Patrick Bourke: I think that it is to put it too strongly to say that we have abdicated all responsibility for them. I am quite sure that if you were to ask the Isle of Man whether they felt the same way about the MoJ as the sense that was apparent in your question, I think that they would disagree very strongly. We have facilitated a number of meetings between the Isle of Man and the Treasury. The Justice Secretary himself saw the chief minister, the chief executive and the chief regulator at MoJ headquarters. That meeting was attended by Treasury officials. There are weekly videoconferences between the Treasury and the Isle of Man, which we suggested would be a very good idea, so that the Treasury can update the Isle of Man on the status of negotiations with Iceland.

Mr Heath: Thank you. That is a more helpful answer.

Q10 Alun Michael: I take it that it is quite difficult to disentangle the different issues here. Can I try to do so, bearing in mind that we are actually looking backwards to a situation that nobody anticipated. The UK Government did not; the Icelandic Government did not; the Isle of Man did not; the financial institutions did not. Therefore, it was not a question of people acting in the knowledge of what was going to happen but being reasonably prudent and making the right checks at the right time. As I understand it, in relation to the Icelandic parent company you then have three jurisdictions: the UK jurisdiction, the Isle of Man jurisdiction and the Icelandic one. We have two regulators that are relevant to our situation, which is the FSA and the Isle of Man regulator to which you have referred. We have three commercial entities: the parent company in Iceland, the UK subsidiary and the Isle of Man subsidiary. We also have, in each of these, investors from the Isle of Man and investors from the wider UK; so the interests of UK citizens are not straightforwardly with the UK institutions; they run across the different ones. Is it not true to say that there was reasonable prudence in the sense that the money went from the Isle of Man bank to the UK bank, there having been some discussion between the two financial regulators about the prudence of dealing with that? What is the relationship and the responsibility between the different financial regulators, therefore, and what is the responsibility of the Ministry of Justice, as the representative of the Isle of Man in effect within the UK Government, in working out what is right, going forward?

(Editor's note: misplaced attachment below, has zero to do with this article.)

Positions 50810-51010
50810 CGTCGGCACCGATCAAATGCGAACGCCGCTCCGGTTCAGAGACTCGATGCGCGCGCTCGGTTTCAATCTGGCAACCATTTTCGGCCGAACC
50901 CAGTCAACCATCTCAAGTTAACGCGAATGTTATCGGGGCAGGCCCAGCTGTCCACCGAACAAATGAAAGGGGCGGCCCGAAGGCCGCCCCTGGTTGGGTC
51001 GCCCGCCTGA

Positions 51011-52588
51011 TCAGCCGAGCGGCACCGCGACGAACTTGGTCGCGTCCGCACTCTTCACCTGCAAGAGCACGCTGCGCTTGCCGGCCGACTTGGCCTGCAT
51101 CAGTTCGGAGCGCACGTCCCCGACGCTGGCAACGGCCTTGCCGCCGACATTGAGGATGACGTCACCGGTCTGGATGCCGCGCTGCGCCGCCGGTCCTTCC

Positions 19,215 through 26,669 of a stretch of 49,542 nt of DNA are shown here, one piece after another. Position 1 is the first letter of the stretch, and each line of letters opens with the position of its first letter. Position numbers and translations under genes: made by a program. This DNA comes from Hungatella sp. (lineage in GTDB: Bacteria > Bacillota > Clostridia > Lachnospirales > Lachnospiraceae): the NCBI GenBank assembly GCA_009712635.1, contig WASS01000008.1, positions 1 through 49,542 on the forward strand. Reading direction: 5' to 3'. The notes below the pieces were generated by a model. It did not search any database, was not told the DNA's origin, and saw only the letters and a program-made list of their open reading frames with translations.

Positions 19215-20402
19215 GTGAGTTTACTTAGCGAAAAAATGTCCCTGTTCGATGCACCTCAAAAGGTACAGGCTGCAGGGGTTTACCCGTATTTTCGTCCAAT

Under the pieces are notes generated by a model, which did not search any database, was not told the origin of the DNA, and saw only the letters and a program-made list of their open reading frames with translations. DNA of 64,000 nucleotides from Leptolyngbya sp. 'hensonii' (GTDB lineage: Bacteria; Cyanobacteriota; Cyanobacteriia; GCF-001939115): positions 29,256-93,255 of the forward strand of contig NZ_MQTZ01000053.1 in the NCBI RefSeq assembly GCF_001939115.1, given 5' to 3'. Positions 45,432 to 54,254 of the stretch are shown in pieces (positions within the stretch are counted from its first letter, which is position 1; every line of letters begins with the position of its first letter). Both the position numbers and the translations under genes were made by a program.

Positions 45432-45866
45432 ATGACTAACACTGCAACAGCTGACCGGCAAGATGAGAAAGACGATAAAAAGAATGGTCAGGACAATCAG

Lord Bach: There were, as you say, in May 2008 discussions between the Isle of Man regulator and our regulator in the UK, but at no time, I am advised, did our regulator advise or require the deposits, which were made quite freely by the Isle of Man branch.

Q11 Alun Michael: But you would not expect a requirement, though, would you? My point is that there was reasonable discussion, was there not?

Lord Bach: There was a discussion, but this was a commercial decision taken by Kaupthing Isle of Man.

Q12 Alun Michael: Does it not affect the situation that they, it would seem sensibly, had discussions with the FSA, because of their concerns about the Icelandic bank, about what was the most prudent thing to do? My point being that that prudence was being exercised not on behalf of an institution out there but the interests of UK investors, amongst others.

Lord Bach: As I understand it, the FSA offered no advice in relation to what would be prudent or not prudent, save their saying that there were some fears around the parent company. What the Isle of Man branch of Kaupthing then did with its deposits was entirely a matter for it and not a matter for either HM Treasury, let alone the Ministry of Justice.